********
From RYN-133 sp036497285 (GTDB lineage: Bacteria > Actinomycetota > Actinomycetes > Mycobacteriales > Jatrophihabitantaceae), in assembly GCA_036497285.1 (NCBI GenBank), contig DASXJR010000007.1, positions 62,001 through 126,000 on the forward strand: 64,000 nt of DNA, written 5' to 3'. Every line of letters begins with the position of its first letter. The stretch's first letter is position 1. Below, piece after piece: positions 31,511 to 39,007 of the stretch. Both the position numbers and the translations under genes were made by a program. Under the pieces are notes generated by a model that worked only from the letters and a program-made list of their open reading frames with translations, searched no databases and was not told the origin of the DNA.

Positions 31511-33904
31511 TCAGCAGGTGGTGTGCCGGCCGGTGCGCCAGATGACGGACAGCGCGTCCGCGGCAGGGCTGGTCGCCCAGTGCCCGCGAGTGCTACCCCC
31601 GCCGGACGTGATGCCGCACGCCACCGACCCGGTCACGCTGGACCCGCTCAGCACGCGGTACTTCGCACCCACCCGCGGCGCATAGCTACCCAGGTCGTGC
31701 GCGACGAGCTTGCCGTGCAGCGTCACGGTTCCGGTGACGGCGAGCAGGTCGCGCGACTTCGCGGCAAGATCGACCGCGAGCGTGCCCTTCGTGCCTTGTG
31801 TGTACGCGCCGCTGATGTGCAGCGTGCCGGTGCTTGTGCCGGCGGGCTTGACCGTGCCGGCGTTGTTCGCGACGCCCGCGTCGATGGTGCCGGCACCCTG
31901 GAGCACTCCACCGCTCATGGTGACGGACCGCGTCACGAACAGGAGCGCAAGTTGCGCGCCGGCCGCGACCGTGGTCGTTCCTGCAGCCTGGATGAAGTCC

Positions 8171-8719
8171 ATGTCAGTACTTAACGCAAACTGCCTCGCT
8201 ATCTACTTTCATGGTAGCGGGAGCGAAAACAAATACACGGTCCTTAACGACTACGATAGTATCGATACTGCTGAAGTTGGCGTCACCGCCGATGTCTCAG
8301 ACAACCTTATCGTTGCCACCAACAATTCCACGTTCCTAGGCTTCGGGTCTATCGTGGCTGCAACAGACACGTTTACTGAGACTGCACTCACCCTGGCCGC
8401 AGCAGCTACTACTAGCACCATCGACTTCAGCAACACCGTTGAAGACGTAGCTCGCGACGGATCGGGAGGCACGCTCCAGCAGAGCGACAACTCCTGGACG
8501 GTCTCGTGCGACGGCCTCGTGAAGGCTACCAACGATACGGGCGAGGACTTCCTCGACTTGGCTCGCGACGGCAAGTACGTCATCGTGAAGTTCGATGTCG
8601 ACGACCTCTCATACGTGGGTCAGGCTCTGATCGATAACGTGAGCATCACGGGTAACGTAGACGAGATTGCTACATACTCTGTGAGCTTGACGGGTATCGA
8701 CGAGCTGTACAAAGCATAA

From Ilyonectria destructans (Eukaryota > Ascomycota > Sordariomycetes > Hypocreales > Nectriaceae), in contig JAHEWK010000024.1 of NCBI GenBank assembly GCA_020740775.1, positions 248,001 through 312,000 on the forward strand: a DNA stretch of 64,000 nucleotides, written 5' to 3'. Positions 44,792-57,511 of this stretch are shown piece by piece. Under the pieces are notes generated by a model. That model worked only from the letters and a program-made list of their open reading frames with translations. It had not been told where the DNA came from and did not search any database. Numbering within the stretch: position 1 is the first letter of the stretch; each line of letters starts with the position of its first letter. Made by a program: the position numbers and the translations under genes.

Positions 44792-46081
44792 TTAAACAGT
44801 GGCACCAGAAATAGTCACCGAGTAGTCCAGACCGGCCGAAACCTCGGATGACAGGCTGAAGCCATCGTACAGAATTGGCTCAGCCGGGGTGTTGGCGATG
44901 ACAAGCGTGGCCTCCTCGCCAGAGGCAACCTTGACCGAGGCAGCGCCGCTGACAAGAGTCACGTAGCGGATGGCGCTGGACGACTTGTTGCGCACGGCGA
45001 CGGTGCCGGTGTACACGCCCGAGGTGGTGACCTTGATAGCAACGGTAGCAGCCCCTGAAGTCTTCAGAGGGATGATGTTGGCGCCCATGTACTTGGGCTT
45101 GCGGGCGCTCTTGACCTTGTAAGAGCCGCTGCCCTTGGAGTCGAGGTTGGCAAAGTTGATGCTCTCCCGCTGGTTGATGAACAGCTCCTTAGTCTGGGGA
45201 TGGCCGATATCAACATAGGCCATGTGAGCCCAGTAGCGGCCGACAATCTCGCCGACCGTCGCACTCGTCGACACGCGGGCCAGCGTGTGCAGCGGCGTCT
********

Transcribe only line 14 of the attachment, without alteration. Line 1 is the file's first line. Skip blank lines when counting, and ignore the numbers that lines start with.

8601 ACGACCTCTCATACGTGGGTCAGGCTCTGATCGATAACGTGAGCATCACGGGTAACGTAGACGAGATTGCTACATACTCTGTGAGCTTGACGGGTATCGA